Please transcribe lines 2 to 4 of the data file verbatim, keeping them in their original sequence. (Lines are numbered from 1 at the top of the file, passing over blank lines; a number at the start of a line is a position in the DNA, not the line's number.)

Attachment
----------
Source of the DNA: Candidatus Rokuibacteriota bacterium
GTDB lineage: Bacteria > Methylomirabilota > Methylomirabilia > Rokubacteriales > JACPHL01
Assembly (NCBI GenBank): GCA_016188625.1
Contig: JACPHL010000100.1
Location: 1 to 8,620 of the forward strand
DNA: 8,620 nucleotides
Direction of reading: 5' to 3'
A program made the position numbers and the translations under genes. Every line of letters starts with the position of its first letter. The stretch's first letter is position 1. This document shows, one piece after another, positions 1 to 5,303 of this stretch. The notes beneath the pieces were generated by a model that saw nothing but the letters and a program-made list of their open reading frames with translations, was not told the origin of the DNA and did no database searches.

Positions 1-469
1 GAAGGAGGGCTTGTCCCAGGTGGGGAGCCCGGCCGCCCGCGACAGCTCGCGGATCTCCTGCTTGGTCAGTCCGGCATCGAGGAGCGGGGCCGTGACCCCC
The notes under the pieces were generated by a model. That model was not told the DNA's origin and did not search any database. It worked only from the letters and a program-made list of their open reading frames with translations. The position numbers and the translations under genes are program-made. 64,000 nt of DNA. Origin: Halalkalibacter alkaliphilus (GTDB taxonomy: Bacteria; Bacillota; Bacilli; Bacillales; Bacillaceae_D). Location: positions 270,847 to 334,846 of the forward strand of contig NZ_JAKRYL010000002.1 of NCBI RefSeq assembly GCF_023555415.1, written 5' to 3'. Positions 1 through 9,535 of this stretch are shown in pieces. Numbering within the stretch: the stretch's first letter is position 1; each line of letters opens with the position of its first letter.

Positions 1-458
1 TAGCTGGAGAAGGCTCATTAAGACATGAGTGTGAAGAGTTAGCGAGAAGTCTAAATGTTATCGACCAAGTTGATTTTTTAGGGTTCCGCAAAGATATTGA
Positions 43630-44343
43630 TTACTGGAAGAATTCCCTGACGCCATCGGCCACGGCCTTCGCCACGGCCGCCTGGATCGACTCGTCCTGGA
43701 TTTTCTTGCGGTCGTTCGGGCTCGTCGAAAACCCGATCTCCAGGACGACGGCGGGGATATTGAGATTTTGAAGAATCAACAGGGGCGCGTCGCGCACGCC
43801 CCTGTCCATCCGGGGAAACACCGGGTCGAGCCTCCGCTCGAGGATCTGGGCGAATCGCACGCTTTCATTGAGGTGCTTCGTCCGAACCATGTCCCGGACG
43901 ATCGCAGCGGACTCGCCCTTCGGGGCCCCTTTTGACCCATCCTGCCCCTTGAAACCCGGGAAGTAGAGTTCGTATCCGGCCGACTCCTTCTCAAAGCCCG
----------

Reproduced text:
GTDB lineage: Bacteria > Methylomirabilota > Methylomirabilia > Rokubacteriales > JACPHL01
Assembly (NCBI GenBank): GCA_016188625.1
Contig: JACPHL010000100.1